Archive | March 2019

Rich Pickings on Encounters @ Yorkshire Dance

Hannah-Buckley-The-Mountain-and-Other-Tales-of-She-Transformed-©-Amy-Buckley-836-X-558-836x558

Photo: Amy Buckley

‘The Mountain and Other Tales of She Transformed,’ is part of the Yorkshire Dance Centre’s ‘Encounters’ Program celebrating women in dance. The piece opens with a female dancer already on stage, kneeling in a pink, plastic costume as the audience comes in. Smoke fills the stage, while the sound of insects and birds fill the background.

There is exploration of the self, inwards and externally with hands. As if learning for the first time what the female form is, we learn with her. The dancer, Hannah Buckley,  makes guttural and breathy sounds as she moves around the stage in contorted and contracted positions. She relays a story as she dances. The story is about a woman in the woods. ‘There is an old woman who lives in a wooden place, who everyone knows.’

Buckley starts making animalistic sounds, then human ones. ‘They say she is buried in a well, she is called wolf woman’ because she gathers the bones of wolves. At one point, the dancer lifts her knee and consecutively slams her leg and foot downwards on to the stage. She then starts slapping herself, as if from an external pressure and for some time before unexpectedly stopping.

She is very poised when stood up, but when she goes back to the floor, she uses diverse, exaggerated movements until she replicates the beginning of the piece and self-exploration, of the form of woman. Buckley bases her work around feminism and the space woman is able to control on stage and outside of external influence. This is very different from what women are able to command in day to day life.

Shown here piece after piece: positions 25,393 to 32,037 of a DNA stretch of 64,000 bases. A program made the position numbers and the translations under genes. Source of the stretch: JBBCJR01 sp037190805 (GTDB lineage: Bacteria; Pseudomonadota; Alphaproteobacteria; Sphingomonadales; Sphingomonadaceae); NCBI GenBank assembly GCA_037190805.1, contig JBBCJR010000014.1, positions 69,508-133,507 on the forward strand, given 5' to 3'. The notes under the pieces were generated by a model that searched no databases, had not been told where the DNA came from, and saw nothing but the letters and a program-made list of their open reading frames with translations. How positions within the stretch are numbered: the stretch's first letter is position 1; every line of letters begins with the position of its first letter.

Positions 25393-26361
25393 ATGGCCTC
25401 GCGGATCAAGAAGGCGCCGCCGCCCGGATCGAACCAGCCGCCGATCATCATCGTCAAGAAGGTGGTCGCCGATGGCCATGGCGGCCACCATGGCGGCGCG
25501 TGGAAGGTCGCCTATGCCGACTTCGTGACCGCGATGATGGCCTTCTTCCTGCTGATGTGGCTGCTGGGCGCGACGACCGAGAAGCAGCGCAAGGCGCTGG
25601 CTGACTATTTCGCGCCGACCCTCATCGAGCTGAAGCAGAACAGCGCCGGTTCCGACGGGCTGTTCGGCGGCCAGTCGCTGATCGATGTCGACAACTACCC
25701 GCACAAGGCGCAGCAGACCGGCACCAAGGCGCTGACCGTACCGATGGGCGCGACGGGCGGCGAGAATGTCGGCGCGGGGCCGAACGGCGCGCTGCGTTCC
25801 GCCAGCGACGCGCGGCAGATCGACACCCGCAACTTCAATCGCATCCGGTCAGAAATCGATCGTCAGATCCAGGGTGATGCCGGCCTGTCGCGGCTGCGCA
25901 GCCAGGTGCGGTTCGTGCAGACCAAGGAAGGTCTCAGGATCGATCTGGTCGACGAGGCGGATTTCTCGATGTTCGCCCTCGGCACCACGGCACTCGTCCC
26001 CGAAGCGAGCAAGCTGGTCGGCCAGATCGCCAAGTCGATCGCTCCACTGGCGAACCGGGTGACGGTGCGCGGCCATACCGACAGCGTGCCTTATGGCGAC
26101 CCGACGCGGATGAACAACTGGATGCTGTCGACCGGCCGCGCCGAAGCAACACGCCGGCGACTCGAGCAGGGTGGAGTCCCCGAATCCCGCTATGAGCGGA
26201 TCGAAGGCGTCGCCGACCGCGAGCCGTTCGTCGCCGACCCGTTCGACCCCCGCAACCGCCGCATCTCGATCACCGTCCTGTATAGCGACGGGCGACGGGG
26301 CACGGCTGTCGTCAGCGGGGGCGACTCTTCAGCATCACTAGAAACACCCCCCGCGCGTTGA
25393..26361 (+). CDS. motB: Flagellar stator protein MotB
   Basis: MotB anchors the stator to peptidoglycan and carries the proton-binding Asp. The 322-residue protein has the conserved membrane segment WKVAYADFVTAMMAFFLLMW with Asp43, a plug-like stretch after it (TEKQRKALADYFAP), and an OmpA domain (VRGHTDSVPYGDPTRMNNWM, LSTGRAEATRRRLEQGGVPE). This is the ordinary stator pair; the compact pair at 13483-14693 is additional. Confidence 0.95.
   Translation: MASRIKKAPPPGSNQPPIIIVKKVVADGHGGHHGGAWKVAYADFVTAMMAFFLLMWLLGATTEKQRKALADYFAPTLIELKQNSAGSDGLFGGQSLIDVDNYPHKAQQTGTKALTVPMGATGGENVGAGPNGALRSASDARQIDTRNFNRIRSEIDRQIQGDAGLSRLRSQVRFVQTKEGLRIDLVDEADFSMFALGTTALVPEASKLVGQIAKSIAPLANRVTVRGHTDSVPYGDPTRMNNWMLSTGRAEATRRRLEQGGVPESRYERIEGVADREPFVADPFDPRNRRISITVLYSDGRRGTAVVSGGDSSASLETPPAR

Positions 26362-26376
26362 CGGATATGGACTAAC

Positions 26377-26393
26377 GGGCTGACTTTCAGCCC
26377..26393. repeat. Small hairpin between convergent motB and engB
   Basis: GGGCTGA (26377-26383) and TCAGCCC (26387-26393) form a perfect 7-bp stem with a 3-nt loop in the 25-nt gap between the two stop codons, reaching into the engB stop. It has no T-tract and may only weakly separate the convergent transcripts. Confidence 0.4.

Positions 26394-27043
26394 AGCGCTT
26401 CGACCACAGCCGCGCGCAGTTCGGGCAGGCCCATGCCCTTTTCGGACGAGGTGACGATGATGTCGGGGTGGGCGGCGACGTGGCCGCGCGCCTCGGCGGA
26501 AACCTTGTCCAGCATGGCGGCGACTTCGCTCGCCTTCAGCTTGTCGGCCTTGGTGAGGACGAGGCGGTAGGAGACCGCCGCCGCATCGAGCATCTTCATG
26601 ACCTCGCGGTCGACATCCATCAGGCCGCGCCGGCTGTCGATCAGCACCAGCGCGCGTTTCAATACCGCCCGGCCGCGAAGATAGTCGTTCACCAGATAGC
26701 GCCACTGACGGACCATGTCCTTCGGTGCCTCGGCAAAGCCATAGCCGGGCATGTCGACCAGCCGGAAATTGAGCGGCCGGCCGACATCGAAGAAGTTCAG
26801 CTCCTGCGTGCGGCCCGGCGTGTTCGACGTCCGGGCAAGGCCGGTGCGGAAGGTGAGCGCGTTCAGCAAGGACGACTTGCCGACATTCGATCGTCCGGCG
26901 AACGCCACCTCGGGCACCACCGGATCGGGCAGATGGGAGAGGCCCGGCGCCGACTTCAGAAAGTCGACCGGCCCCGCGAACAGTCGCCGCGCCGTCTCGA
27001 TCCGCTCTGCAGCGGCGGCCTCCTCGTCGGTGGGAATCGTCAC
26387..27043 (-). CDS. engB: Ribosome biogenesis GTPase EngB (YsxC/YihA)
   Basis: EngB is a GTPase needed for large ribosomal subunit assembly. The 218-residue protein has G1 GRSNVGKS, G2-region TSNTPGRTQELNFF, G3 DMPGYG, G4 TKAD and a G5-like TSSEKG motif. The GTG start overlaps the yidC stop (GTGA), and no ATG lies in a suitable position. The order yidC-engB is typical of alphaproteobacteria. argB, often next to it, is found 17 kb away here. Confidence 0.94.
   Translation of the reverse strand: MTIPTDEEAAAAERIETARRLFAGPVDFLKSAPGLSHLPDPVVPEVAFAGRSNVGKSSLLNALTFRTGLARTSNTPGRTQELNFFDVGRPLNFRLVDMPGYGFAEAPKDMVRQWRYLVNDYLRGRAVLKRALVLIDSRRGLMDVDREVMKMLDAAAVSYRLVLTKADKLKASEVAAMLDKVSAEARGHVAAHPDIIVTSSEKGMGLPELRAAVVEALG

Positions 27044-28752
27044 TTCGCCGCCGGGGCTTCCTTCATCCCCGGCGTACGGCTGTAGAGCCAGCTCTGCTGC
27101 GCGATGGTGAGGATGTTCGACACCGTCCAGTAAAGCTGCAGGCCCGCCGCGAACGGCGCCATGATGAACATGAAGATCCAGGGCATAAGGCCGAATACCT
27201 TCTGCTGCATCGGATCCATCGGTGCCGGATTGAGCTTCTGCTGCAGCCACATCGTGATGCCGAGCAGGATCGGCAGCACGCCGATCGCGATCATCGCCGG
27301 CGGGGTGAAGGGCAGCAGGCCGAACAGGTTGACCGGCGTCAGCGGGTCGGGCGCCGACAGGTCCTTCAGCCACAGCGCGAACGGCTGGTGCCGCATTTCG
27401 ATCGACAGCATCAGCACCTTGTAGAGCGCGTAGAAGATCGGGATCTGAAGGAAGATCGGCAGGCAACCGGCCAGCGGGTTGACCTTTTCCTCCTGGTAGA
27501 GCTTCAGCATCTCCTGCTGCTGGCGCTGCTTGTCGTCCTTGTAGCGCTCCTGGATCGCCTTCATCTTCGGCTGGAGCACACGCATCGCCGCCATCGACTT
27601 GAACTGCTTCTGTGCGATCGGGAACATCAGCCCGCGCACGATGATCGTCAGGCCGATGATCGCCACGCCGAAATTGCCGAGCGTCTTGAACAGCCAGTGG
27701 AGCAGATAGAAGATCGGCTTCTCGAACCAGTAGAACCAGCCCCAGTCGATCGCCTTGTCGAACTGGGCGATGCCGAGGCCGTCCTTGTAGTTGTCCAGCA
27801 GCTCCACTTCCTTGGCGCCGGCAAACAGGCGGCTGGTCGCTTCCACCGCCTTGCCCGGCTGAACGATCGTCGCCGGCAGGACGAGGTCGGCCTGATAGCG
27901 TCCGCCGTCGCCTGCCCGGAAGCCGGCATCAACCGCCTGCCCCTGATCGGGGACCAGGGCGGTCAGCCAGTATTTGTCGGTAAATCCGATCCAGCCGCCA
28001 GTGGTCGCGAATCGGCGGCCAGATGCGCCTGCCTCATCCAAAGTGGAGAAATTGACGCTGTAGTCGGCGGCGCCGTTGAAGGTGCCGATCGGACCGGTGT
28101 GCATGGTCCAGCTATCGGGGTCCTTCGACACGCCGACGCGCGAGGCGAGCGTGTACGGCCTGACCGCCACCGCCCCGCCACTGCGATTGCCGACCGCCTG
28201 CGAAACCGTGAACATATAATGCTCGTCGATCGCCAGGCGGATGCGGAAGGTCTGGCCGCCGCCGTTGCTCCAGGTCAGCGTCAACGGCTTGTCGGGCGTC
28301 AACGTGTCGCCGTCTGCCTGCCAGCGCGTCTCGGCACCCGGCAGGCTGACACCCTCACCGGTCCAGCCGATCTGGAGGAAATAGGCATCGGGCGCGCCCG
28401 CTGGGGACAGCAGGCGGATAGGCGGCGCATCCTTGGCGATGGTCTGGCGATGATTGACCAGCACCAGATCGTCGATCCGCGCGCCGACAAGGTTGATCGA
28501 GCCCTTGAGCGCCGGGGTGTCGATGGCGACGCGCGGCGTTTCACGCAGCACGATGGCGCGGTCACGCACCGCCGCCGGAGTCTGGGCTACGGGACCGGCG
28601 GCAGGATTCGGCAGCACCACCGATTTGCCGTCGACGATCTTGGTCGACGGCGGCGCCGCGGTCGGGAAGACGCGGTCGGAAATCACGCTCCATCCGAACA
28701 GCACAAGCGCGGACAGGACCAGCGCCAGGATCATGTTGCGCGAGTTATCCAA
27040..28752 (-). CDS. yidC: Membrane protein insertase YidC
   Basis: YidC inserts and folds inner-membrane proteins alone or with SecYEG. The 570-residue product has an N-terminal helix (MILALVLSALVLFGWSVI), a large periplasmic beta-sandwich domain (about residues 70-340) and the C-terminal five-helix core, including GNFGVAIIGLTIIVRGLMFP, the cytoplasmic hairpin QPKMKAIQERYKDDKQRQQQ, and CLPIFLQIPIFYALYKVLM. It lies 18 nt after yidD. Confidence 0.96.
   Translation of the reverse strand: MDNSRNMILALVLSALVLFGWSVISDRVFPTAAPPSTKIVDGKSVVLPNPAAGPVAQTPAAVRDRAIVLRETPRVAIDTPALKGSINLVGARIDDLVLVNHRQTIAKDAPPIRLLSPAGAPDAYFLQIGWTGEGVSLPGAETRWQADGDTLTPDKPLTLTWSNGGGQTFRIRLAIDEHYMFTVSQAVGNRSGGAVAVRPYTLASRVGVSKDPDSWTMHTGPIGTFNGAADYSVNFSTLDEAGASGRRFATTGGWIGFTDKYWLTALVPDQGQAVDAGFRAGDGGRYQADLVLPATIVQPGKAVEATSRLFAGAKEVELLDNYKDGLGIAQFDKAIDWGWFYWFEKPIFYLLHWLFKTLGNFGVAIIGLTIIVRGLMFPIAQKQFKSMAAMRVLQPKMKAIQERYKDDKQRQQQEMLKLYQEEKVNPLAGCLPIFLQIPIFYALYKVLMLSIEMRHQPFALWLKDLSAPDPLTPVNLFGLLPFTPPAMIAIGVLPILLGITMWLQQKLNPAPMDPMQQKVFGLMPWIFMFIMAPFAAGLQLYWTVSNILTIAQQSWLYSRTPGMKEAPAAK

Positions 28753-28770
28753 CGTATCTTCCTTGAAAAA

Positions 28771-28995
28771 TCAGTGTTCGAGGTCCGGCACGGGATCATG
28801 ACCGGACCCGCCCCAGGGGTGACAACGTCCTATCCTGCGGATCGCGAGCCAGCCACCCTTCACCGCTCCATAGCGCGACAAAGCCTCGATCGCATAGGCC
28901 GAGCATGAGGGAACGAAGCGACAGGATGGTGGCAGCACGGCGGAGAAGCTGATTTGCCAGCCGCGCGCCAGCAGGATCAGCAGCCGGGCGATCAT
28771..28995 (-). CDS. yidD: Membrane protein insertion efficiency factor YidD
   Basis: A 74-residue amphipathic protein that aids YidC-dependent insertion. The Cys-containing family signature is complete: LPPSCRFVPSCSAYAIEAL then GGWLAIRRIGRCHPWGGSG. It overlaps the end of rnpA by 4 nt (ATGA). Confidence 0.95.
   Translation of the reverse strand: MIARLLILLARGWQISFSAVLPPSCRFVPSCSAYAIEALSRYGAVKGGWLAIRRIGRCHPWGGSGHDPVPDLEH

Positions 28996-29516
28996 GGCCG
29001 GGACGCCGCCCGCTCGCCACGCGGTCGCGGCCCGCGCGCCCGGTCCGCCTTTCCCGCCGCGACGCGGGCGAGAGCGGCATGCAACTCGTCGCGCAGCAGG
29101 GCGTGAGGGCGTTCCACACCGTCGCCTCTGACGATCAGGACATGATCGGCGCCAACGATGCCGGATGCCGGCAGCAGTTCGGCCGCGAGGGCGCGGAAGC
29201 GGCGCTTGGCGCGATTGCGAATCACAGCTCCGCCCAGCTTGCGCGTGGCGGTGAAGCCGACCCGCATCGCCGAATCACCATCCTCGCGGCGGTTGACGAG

Zsuzsa-Rozsavolgyi-1.7-©-Gabor-Dusa-79-836-x-558-836x558

Photo by Gabor Dusa

1.7 by Zsuzsa Rozsavolgyi stems from the work of two researchers included in the writing of Gabor Szendi. It relates to many things but ultimately, here, to birth and abortion. A dancer stands with a gold veil over her head and body until the audience comes in.

At the start, Rozsavolgyi pulls part of the material away from her eyes forming a burka. Indicative of woman having to cover up in other cultures. The piece is theatrical and invites the audience in to view the subversion of women. Rozsavolgyi takes the veil off to reveal nudity. She makes sounds ke, ho, ha, then breathy sounds.

There is the sound of water dripping. Someone is humming, ka, kee, ha. There is a relation to the creation of life. Woman said to be ten layers deep. The attention is on the dancer’s very long hair for some time. She throws her head about and the hair follows.

R and B and rap is played in the background at the same time as visually seeing women on a screen. Rozsavolgyi then uses humour by introducing pictures of pubic hairstyles that is supposed to identify what type of woman one is. The piece then goes on to a beauty contest and it is related to the comment, ‘A real woman does everything right.’ The piece shows how hard it is to be a woman.

Women are not even on a level playing ground with men. The piece works with video and costume to show how women are seen and received. She calls the vaginal opening the gateway. The gateway is where babies come from alive or dead. She then goes in to great depth about abortion. In the end we/women make the final choice about what we do with the life within us.

Reviewed by Jane Austwick on 8 March 2019 at Yorkshire Dance, Leeds